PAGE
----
That's kind of a hard act to follow. Personally, I have a great deal of respect for Mr. Carmack's intelligence and his deserving place in the history of video games. So it's hard for me to doubt the validity of anything he said in that interview. I thought that all his points were clear and to the mark, and I didn't sense any animus in them. It was as if I was listening to a professor simply talking to his class.
Upon further examination of what he said, his points seem to be sound. Let's start with the graphics. Whenever a game is on both systems, the Xbox 360 version routinely looks better than the PS3 version. The processor is all about raw numbers. And the raw numbers give the advantage to the PS3. But do most developers have the time to get it right on the PS3? This question has plagued the PS3 almost since it's inception. And developers are no fans of the PS3's memory configuration. I still wonder why Sony chose to do it that way? Was it a cost issue? You want the developers to be in your corner, and in making a machine that is so unique, Sony seems to have limited themselves to only a select few developers who are even up to the task.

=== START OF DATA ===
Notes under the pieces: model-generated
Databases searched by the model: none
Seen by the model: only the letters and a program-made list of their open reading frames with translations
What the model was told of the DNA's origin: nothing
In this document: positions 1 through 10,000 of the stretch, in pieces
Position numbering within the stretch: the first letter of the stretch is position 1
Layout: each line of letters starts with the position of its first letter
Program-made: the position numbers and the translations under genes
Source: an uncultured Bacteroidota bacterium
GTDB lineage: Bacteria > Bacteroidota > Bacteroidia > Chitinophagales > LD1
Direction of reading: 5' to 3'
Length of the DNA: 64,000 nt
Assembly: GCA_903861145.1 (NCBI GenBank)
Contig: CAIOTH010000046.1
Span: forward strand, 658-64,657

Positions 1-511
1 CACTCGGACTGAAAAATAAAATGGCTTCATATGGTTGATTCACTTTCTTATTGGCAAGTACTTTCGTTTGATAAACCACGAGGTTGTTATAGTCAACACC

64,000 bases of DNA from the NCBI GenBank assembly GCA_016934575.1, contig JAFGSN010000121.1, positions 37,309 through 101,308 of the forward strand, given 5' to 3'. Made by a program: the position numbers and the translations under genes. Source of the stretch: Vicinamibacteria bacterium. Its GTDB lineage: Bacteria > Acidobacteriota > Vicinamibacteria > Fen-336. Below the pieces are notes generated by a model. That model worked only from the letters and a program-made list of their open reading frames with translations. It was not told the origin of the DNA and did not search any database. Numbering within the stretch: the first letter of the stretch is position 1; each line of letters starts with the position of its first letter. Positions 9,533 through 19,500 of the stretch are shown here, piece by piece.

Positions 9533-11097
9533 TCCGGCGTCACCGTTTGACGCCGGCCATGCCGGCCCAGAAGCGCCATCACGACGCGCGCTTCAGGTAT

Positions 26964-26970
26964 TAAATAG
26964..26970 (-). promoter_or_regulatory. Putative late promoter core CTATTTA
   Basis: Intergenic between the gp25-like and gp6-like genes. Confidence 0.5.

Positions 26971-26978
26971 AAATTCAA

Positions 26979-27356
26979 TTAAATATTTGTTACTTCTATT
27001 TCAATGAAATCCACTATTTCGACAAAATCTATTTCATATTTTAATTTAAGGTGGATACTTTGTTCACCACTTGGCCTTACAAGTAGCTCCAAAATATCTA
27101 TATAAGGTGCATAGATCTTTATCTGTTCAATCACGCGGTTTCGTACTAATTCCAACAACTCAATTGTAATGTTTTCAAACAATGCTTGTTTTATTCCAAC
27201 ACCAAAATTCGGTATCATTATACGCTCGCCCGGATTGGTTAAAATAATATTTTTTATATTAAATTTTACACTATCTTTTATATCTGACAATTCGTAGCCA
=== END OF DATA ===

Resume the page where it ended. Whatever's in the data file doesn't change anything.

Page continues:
I'm not here today to choose a winner. And I am well aware that a number of the arguments presented in here are already many years old. As I stated at the beginning of this piece, I will debate almost any person I know, on whichever system is the best. But not John Carmack. And he has declared that the Xbox 360 is the best.